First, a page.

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|Length||105 km (65 mi)|
The Bundesstraße 30 (abbreviated B30) is a highly frequented federal highway in Germany running through Upper Swabia in Baden-Württemberg from Ulm to Friedrichshafen on Lake Constance. It has a length of approximately 105 km (approximately 65 miles).
The B30 starts at Ulm, passing the cities of Laupheim, Biberach an der Riß, Bad Waldsee, Weingarten and Ravensburg, terminating at Friedrichshafen. Originally planned to continue to Günzburg and passing the motorway interchange at Neu-Ulm, this stretch has never been completed. The motorway junction at Neu-Ulm, however, has partially been completed.
The first 40 km (approximately 25 miles) from Ulm to Biberach are laid out as a dual carriageway.
From junction Biberach-South to Oberessendorf, the Bundesstraße 30 is a single lane road extended with an alternating extra lane for overtaking.
A bypass of Ravensburg as dual-lange carriageway leads to the Southern parts of Ravensburg. The stretch of the original federal road between Baindt and Ravensburg has been downgraded to the status of a Landesstraße, the L 313.
From Ravensburg to Friedrichshafen, the B 30 is again a single lane road.
Originally designated as Württembergische Staatsstraße 49, during the re-numbering of the road network in 1932, it became Reichsstraße 30 with the maintenance being taken over by the Reichsstraßenverwaltung in 1934. Already in 1936, a bypass of Ravensburg was planned. Due to World War II, this was not built. Instead, in 1961, a bypass of Bald Waldsee was completed as a single lane carriageway.
In 1981, works started on the Ravensburg bypass which is almost complete except for a stretch to the south of Ravensburg.
Lorries trying to avoid the motorway toll by using federal highways, have caused an increase of traffic on secondary roads. This has led to slow-moving traffic southbound from junction Biberach-South onwards. In case of road accidents, traffic frequently comes to a complete standstill. During the various holiday seasons, many motorists, trying to evade heavy traffic on the motorways nearby (A7 and A96), contribute, in conjunction with the increase in lorries, to additional congestion.
When in October 2004, major roads works were carried out between Enzisreute and Ravensburg, the importance of the B30 as a major traffic artery became apparent. Diversionary routes up to 60 km (37 mi) were necessary that had to split into two different routes. On the first day of the road works, there were traffic jams of more than 4 km (2.5 mi) at the exits leading to the diversions. On the diversions themselves, traffic collapsed completely at times. The raof works enabled the inhabitants of Gasibeuren to measure the width of the B30, showing that the road in Gaisbeuren is up to 16 metres (17 yards) wide.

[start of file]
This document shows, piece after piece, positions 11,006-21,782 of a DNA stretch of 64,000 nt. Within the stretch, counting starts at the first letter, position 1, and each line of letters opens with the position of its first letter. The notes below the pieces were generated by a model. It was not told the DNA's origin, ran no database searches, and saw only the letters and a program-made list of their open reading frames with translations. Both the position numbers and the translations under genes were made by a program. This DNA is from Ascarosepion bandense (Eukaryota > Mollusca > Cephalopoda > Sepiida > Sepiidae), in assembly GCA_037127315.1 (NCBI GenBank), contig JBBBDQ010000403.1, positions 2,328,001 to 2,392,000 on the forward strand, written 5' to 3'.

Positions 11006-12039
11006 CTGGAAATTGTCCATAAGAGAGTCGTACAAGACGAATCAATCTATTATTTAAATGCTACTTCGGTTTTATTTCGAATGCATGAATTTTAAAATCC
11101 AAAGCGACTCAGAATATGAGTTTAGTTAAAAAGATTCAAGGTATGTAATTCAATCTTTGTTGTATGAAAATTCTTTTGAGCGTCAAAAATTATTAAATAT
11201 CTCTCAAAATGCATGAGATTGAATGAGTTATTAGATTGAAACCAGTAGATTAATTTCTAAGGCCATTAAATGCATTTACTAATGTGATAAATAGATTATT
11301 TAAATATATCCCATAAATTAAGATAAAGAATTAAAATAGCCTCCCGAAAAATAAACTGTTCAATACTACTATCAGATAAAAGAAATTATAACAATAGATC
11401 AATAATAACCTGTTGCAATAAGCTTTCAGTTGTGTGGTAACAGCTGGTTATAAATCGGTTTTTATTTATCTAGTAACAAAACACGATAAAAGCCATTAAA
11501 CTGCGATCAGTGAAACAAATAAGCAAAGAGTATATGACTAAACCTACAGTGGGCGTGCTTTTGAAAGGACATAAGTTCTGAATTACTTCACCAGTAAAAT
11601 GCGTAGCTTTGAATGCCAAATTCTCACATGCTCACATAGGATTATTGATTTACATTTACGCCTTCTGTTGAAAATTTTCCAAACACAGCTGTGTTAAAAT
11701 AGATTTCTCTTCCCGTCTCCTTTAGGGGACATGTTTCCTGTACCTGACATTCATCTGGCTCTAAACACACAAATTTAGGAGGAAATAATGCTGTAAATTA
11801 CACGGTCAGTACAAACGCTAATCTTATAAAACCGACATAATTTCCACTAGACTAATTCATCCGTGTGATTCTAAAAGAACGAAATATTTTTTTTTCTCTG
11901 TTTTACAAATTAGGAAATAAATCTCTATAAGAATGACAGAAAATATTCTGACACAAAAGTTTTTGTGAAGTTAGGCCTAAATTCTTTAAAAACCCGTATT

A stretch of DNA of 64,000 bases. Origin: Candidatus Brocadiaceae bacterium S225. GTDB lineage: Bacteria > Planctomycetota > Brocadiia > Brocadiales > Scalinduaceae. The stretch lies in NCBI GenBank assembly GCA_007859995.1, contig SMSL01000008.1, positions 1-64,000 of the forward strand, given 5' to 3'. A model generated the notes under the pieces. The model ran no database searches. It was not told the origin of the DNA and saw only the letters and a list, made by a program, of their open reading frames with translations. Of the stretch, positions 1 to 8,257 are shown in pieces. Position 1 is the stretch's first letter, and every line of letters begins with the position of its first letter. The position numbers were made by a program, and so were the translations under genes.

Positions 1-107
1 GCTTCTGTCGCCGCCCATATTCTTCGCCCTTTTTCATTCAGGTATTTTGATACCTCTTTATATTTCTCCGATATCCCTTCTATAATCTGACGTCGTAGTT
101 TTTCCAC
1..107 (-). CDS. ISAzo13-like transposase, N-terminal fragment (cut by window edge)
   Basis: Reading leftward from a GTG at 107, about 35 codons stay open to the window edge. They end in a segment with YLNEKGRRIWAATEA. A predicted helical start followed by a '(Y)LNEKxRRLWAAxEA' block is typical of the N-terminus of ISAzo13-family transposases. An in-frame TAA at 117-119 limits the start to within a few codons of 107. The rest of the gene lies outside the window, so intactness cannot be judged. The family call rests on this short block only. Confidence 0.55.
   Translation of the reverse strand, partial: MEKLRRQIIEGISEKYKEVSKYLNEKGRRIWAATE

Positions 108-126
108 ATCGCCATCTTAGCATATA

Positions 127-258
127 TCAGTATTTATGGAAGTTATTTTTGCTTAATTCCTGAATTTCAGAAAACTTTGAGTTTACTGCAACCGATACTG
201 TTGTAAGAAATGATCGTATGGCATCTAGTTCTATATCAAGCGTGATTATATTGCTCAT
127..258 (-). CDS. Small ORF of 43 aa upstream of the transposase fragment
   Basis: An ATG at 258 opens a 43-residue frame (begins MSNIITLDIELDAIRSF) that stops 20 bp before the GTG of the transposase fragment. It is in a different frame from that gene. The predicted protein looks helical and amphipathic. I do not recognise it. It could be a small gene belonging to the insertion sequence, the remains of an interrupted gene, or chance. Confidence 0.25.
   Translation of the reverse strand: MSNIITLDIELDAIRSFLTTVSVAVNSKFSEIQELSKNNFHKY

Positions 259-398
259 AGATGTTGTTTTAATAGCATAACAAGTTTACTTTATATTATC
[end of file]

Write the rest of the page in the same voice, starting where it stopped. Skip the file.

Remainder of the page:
Since 1963, the state of Baden-Württemberg aims in the long term to convert the B30 first into a motorway-like federal highway and consequently into the motorway A89. At this point in time, only the stretch from Ravensburg-South to Friedrichshafen is included into the plans of the federal government. The road works for the extension from Ravensburg Süd to Meckenbeuren, have started in 2013 and are scheduled to be completed in 2018.
Except for the stretches just outside Ulm and between Ravensburg and Friedrichshafen, the part of the B30 between Bad Waldsee and Ravensburg counts the highest traffic density, where up to 22.000 vehicles each day were recorded. However, there are plans for a reconstruction of this stretch. These plans are currently only at an embryonic stage, with the only concrete planning being an extension at Enzisreute. Gaisbeuren is particularly badly affected by the intense traffic flow but plans for improvement are not as yet known. Any improvement will have to wait for at least 20 years.
Due to the extension of the road network in the former German Democratic Republic, funding for traffic projects in the state of Baden-Württemberg was cut severely. As a consequence, even the most basic maintenance work on the B30 could often not be carried out, due to the lack of financial resources.
Since then, the federal state of Baden-Württemberg has received more funding from the federal government for maintenance and extension work of the road system, which, however, are still quite modest.
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